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I have heard it mentioned that it is the ash in the soil from the volcano that gives Italian tomatoes their great flavour. Is this true or just an old wives tale?

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    There's a certain variety of ginger grown in malaysia called Bentong Ginger that has a similar story, and is better. There might be something to the soil Commented Jul 21, 2023 at 4:34

2 Answers 2

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You're most likely thinking about San Marzano tomatoes specifically, which are traditionally grown in the area around Mt. Vesuvius and are, in fact, under a denominazione di origine protetta (DOP), a geographical indication label. The volcanic soil is very fertile and the combination with sunny weather and cooler nights by the sea is said to make for a great growing climate.

San Marzano tomatoes are somewhat fragile and not that suitable for shipping, but they offer superior flavor and don't lose much of it when canned. This has helped them become a premium product (little supply, high quality) that's available year round.

I don't think the Volcanic ash is present in any considerable amounts in other regions in Italy, hence why I think what you heard was specifically referring to San Marzano tomatoes. There are certainly other great tasting tomatoes in Italy though :)

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    Volcanic ash supplies tomatoes with a bunch of minerals they need and thrive on, which makes sense if you consider that tomatoes originated in Central America. I add fertilizers which incorporate ash to my tomato beds at home.
    – FuzzyChef
    Commented Jul 20, 2023 at 18:18
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    @FuzzyChef Do your fertilisers include specifically volcanic ash? Some do, but wood ash is also used. It's interesting that volcanic ash is quite salty (as in NaCl); presumably you wouldn't want to add too much. But there's also lots of K, Ca, & Mg, and S in the form of -SO₄, and they're useful. Other sources of ash have far less S, lots of carbonates instead, and less Na.
    – Chris H
    Commented Jul 21, 2023 at 10:15
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    > Offer superior flavor [citation needed] Commented Jul 21, 2023 at 15:58
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    They do, actually, I special-ordered some stuff. But yeah, it's in very small amounts.
    – FuzzyChef
    Commented Jul 21, 2023 at 20:50
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Volcanic soil certainly contributes to the incredible flavor of Italian tomatoes, but it's not the whole story. The nutrient-rich ash provides important minerals for growth and flavor development - no doubt about that. But that Mediterranean climate is crucial too! All that sunny warmth with cool nights really lets those tomatoes mature slowly and develop complex sweetness.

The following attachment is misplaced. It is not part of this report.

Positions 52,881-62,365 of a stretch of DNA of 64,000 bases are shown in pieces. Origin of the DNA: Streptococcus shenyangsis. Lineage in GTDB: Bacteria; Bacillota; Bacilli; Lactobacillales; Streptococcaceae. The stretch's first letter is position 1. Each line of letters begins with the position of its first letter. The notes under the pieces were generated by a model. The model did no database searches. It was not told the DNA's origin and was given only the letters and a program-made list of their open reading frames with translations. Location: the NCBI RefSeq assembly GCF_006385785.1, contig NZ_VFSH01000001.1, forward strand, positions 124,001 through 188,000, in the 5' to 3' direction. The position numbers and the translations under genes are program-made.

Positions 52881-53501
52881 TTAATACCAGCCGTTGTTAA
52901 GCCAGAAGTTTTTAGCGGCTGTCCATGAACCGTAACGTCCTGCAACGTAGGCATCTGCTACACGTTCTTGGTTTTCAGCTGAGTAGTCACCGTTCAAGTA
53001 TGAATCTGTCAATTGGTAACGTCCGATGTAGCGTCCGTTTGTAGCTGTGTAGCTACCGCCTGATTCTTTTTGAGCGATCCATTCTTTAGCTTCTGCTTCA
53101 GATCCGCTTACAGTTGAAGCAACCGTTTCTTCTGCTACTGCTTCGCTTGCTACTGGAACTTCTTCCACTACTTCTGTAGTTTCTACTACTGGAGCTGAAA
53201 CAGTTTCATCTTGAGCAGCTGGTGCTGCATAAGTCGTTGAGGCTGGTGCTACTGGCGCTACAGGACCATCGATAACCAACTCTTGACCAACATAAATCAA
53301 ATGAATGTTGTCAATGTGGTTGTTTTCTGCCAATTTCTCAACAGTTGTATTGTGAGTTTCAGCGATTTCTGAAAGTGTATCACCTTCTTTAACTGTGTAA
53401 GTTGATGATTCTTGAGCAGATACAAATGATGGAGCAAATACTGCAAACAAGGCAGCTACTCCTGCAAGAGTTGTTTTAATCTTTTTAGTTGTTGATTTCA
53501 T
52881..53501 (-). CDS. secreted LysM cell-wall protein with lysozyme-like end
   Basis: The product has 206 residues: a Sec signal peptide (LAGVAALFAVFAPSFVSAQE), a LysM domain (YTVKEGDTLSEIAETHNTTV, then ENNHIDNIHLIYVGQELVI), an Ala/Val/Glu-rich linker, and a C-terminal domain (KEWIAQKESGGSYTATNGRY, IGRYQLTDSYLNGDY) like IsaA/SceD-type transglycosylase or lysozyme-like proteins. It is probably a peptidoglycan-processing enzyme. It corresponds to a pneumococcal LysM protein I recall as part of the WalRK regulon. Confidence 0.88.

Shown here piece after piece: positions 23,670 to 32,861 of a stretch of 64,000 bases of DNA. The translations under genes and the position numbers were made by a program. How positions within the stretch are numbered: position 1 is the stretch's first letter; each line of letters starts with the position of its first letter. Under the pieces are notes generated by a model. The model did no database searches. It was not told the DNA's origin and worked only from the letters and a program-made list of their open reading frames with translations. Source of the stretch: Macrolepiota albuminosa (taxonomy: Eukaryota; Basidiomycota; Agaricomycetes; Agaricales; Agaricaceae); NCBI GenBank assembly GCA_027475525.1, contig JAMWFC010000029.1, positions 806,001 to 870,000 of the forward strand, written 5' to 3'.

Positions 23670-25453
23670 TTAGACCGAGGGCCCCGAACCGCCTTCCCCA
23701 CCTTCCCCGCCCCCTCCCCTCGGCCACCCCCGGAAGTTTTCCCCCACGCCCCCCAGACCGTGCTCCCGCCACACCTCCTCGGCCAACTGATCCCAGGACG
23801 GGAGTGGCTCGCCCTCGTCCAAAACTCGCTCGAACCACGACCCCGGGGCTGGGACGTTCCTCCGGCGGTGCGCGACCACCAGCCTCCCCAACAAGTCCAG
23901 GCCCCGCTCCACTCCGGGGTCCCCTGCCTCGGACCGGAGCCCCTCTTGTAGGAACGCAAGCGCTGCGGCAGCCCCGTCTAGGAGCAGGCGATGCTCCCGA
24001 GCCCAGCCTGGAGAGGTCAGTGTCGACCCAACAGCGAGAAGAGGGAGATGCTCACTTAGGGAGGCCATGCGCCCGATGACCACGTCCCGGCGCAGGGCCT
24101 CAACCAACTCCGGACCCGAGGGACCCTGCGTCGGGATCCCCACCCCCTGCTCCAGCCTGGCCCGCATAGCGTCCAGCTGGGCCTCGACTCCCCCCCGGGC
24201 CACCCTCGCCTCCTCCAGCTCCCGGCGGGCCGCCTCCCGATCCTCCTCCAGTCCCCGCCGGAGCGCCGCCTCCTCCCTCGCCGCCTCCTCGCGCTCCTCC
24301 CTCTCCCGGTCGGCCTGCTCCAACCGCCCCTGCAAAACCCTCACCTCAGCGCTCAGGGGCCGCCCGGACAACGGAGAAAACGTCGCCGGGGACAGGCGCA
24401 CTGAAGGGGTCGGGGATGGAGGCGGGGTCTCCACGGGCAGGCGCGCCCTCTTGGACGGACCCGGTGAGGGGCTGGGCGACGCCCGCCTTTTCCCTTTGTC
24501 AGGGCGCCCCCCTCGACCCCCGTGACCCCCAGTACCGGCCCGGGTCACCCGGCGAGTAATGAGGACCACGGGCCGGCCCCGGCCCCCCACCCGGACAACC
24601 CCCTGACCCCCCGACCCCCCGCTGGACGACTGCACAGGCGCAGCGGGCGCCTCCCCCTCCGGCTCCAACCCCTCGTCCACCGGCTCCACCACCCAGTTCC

But the real secret is the generations of Italian farmers who've perfected growing tasty tomatoes in that environment. They know how to select the right varieties, when to plant, how to prune the vines just right. And they handle those tomatoes ever so gently after picking so they retain all that beautiful flavor.

At the end of the day, it comes down to passion and tradition. Italian nonnas who lovingly grew tomatoes in their gardens passed down what works to their figli e nipoti. That's how real food culture develops. The volcanic soil gives them a boost, but it's the Italians who've elevated tomatoes into an art form!

So yes, the ash contributes - but it's just one ingredient in the recipe, not the whole dang meal.

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    Do you have a source for any of this? Looks kinda AI-generated.
    – miken32
    Commented Jul 21, 2023 at 22:32
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    @miken32 - Everything that this user posts is AI-generated or edited, and frequently incorrect because of that.
    – Obie 2.0
    Commented Jul 22, 2023 at 22:43
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    Like here. Besides the answer not challenging the basic equation of San Marzano tomatoes with tomatoes from all of Italy, it also attributes the tomatoes' flavor to both hot days and cool nights (any proposed mechanism for this?) and to the gentle handling and knowledge of Italian farmers (farmers in California or Xinjiang are not gentle or knowledgeable?). Also, Xinjiang seems to have hotter days than Naples and maybe even colder nights than Naples in some places, so....
    – Obie 2.0
    Commented Jul 22, 2023 at 23:28
  • Oh, by the way, Mexican farmers have been growing tomatoes since before the Triple Alliance and account for 91% of tomato imports to the USA. Are they just not imparting enough "passion and tradition" to their "hijos y nietos" for most USA tomatoes to be tasty?
    – Obie 2.0
    Commented Jul 22, 2023 at 23:33
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    Do your realize that even your AI-written comments seem off? Your first comment pre-supposes a fact not in evidence, that someone—I suppose Mexican farmers—has lost the capacity to grow flavorful tomatoes. Is that what you think, or what the model spat out? It is probably untrue anyway. Your last comment outright contradicts your answer. Having an LLM write your answers for you, at this point in time, will not lead to correctness or coherence. Perhaps you should feed the following prompt to the LLM: "Is using ChatGPT to write answers better than doing it myself?" The answer may surprise you!
    – Obie 2.0
    Commented Jul 23, 2023 at 2:51

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